In October last year, the Office of the Data Protection Commissioner, along with the Department of Information Technology and the Cyber Crime Unit of the Royal Bahamas Police Force, held a follow- up symposium on data protection.
As well as a national cyber security programme, the recent global hacking incidents highlight the need among Bahamian companies to perform their own regular tests on computer networks to assess their vulnerability to hackers. To identify and remediate security weaknesses, companies should conduct tests that attempt to breach network defenses.
Normally, the organization will test the vulnerability of the corporate website, the e-mail server and other critical systems. But many companies that conduct these tests often fail to fully test web applications that are just as important as the corporate website, firewall and other network components. Financial services companies and law firms, for example, operate a wide range of web applications. These web applications are prime targets for attacks.
Web applications are usually accessed via a web browser, such as Internet Explorer, Google Chrome or Apple Safari. Some web applications used by financial services companies give clients access to their portfolios and their personal information and enable clients to perform a variety of operations ranging from trading stocks to performing money transfers. Even though clients normally require a username and a password, web applications can be a gateway for hackers to gain access to customers’ bank accounts, corporate networks, databases and corporate data.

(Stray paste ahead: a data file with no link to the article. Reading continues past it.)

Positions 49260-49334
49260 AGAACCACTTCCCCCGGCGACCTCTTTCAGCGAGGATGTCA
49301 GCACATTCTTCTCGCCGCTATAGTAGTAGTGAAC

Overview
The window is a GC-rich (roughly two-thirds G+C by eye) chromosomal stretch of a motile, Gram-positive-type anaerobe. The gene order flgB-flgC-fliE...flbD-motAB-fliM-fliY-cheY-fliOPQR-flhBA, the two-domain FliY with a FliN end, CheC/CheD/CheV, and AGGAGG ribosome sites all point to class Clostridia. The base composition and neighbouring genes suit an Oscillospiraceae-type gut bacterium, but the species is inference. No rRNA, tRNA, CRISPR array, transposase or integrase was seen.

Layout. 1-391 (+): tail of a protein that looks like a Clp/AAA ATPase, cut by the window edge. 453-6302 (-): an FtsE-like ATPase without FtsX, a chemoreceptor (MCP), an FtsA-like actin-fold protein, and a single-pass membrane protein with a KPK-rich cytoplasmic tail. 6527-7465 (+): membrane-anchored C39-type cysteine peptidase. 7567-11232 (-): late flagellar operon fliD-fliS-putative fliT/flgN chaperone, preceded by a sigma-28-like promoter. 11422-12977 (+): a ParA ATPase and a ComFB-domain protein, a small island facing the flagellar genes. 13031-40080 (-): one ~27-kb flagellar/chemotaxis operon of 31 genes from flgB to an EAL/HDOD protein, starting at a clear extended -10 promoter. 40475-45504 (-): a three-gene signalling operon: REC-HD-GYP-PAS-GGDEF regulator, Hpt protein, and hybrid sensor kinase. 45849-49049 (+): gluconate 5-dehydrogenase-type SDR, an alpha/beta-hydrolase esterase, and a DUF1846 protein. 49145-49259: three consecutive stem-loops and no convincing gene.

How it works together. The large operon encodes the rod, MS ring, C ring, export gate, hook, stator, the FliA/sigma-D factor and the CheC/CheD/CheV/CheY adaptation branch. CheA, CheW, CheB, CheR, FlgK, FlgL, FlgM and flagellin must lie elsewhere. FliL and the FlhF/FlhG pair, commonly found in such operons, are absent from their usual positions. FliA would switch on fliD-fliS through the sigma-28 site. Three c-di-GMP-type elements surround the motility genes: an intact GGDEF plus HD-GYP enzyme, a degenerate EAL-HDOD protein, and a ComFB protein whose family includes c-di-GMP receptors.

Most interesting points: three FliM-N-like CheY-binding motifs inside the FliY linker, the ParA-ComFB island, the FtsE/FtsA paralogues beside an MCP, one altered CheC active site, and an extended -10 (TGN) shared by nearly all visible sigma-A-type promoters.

Companies should also be concerned about the possibility of legitimate clients, as well as hackers, gaining unauthorized access and looking for gaps and weaknesses in the web application’s defenses. The purpose could be financial, credit card or identity fraud. Other possible motivations are corporate espionage or retaliation. The attacker will most likely attempt to gain full access to the company’s database of clients, perform unauthorized transactions or view confidential data. These types of breaches often go undetected by the company; and yet, the implications of such a security breach are enormous. Hackers or rogue clients can steal millions of dollars from customers’ accounts or take personal or corporate information and sell it on the black market. The loss of reputation to the company can be extremely significant. This is why it is essential that organizations perform regular checks to make sure their online presence is secure.
Organizations also need to consider the insider threat. An insider threat can be defined as an employee or consultant who has access to the internal corporate network and its resources and who has malicious intent. These individuals may seek to gain access to corporate secrets, client data or even payroll information. The actions may take place over years and are often difficult to detect. Regular security audits that cover password controls, revoking accounts of terminated employees and periodic review of access permissions are all tasks that will assist in mitigating the insider threat.